With over 60 % of our citizens below the age of 35,Liberiahas one of the world’s youngest populations. As we rebuild our country, we are investing heavily in infrastructure, energy and other sectors of the economy that are crucial for increase. These efforts will not be successful if we do not invest in our most significant resource: our people and particularly our youth. Over the next six years, we will focus on the quality of our education system, ensuring equitable learning and improving standards so our graduates can compete with their counterparts across the region. It is not beyond our grasp to have each child in school and each young person with skills with which they can earn a living and contribute to the country’s next.

Although the challenges we face in getting amount our children learning well are great, our resolve is even better. We know that quality learning for amount children is the path to development, peace and prosperity forLiberia. Children deserve an education that imparts knowledge, skills, and an considerate of how to promote peace and be a world citizen. I welcome the Secretary-General’s initiative, Education Prime, as a bold next step in the world movement for education.


H.E. Ellen Johnson Sirleaf is the President of Liberia and joint recipient of the 2011 Nobel Peace Prize 

Related Articles
  • Africa's Relationship With China Is Ancient History

    2017/07/02 In 2002 South Africa's Parliament unveiled a digital reproduction of a map - of China, the Middle East and Africa - that some speculated could be the initial map of the African continent. The Da Ming Hun Yi Tu - the Comprehensive Map of the Great Ming Empire - was drawn up around 1389 during the Ming Dynasty, according to historian Hyunhee Park.
  • Africa: Making Things Happen at the Bank - 'Not a Talk Shop' - Akin Adesina

    2017/07/02 Dr. Akinwumi Adesina is focusing on five areas to achieve the African and world goals for a prosperous continent since becoming president of the African Development Bank - Africa's major public financial institution in September 2015. He was a keynote speaker at this month's Corporate Council on Africa's U.S.- Africa Business Summit in Washington D.C. and moderated a lively panel with five African government ministers. He as well received the Gene White Lifetime Succcess Award from the World Child Nutrition Foundation. This week, he was named the 2017 recipient of the World Food Prize, a prestigious honor that includes a $250,000 award. In an interview in Washington, DC, Adesina discussed the Development Bank's ambitious schedule and his vision for attracting the increase capital Africa needs. Posting questions for AllAfrica was Noluthando Crockett-Ntonga.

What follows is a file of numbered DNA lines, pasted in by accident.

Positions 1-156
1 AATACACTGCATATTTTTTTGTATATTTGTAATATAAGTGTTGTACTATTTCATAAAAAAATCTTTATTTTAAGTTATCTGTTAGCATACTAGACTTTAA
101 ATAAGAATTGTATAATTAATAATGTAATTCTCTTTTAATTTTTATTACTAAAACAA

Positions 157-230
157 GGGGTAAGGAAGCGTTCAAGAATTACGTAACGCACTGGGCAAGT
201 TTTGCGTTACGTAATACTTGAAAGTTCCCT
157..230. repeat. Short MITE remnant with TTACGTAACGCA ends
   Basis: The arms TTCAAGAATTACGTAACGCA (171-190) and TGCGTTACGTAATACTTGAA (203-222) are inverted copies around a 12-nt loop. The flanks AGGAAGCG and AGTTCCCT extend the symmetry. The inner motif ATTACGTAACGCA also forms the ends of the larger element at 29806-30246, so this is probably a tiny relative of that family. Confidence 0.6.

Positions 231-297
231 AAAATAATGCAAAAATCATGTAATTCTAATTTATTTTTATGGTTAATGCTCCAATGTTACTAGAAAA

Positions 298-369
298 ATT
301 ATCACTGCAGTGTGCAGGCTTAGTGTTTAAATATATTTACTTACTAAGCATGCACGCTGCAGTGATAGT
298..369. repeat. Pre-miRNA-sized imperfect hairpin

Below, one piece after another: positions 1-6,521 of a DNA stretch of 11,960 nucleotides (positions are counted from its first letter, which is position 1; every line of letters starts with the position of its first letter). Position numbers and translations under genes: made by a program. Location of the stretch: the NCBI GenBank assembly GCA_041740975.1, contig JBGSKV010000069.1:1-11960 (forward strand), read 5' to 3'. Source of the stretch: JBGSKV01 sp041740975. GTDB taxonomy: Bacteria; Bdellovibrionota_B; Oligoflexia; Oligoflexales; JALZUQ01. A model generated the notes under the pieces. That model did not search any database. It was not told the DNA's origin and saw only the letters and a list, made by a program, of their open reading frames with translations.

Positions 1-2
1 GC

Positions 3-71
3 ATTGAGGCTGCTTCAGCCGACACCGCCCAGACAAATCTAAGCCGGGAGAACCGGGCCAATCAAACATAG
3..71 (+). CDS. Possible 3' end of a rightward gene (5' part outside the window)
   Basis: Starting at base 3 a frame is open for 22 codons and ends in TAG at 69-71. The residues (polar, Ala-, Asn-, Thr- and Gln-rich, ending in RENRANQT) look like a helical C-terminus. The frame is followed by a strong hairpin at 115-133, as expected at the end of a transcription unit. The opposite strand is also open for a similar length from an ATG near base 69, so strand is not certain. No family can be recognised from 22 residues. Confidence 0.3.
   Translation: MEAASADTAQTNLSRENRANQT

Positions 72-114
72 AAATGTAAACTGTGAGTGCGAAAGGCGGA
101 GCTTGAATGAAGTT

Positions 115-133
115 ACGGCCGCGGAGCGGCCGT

• Climate change laws around the world

    2017/05/14 There has been a 20-fold increase in the number of global climate change laws since 1997, according to the most comprehensive database of relevant policy and legislation. The database, produced by the Grantham Research Institute on Climate Change and the Environment and the Sabin Center on Climate Change Law, includes more than 1,200 relevant policies across 164 countries, which account for 95% of global greenhouse gas emissions.
  • Education Quality: Measuring Learning Outcomes in Francophone Africa’s Primary Schools

    2016/05/28 Over the last 15 years, West African governments and the international community have been successful at expanding access to primary schooling and from presently on, a ground-breaking regional learning assessment has revealed that the quality of education has remained elusive. The majority of children surveyed were not acquiring the basic literacy and math skills that are crucial for building human capital in the region.
  • Ebola destroyed and devastated our land

    2015/03/07 A couple of dozen students sat quietly inside the C.D.B. King Elementary School’s dim and dusty auditorium on their initial morning back. Despite the stuffy heat, a lot of of the children wore long sleeves and trousers that covered as much skin as possible. A second grader wore pink knit mittens that muffled the sound of his clapping at the same time as the teachers introduced themselves. As everyone rose to sing Liberia’s national anthem, he saluted with his left hand, still sheathed in the mitten.